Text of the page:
The teams spent sixty days building their robots according to designs whose only limitation was the imagination of their builders and the parameters of this year's game, or challenge, specified by the competition organizers, First Robotics. The idea is to give high school students interested in science and technology some hands-on experience in real life design and engineering applications and also make it fun. Costumed competitors danced and high-fived among each other between matches, while rolling their robots like charioted champions on and off the playing arena.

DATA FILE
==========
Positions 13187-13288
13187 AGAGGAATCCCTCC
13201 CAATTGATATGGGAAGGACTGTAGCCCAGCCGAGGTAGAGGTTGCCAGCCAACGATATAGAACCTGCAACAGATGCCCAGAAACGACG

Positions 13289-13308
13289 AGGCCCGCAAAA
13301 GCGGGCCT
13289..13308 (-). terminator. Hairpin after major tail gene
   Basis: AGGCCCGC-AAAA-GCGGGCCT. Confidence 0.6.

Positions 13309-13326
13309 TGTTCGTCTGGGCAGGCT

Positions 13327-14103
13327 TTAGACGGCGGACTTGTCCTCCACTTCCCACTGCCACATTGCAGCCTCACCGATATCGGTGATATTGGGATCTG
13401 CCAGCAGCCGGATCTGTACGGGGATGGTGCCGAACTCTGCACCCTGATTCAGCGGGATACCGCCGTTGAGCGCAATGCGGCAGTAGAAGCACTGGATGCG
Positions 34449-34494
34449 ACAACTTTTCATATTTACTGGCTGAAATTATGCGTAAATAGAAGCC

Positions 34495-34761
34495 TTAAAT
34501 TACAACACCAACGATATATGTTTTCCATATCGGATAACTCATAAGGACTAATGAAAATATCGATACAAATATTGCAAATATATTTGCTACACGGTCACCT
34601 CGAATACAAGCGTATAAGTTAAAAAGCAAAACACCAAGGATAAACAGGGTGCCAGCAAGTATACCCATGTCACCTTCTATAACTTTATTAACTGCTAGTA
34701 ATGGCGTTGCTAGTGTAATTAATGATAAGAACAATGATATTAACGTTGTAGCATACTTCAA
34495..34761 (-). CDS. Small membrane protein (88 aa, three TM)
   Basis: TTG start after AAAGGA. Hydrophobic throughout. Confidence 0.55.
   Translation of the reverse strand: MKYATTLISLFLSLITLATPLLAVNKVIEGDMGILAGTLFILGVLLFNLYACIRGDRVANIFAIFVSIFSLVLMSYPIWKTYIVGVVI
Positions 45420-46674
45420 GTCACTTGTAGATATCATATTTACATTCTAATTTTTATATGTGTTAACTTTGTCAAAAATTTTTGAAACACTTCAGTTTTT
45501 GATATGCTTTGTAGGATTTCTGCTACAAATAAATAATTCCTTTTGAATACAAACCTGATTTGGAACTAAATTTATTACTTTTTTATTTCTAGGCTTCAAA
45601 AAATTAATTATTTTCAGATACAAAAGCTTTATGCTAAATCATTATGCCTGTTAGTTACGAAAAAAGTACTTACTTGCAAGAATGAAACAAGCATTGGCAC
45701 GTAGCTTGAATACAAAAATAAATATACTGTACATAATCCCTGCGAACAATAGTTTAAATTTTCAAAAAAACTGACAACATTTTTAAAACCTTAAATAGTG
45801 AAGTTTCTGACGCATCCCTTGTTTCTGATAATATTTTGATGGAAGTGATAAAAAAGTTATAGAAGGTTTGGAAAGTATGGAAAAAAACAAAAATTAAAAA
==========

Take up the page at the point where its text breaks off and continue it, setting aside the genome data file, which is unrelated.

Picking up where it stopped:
It was inspirational, and made me think that we need to incorporate this idea of real-life and fun, i.e. experiential learning, into the entire curriculum of schooling somehow. By challenging teens to look at themselves doing something life-changing and meaningful in a cooperative, humane, self-organizing setting, robotics is giving these kids a leg up on traditionally educated, classroom and lab bound high schoolers who find it hard to know why they are being led down one direction or another, especially when they know that the adult environment they will soon be let loose on is one of great change, voracious and soul-destroying competition, and existential uncertainty. We will need many more passionate students trained in innovation and collaboration to come out of programs like this.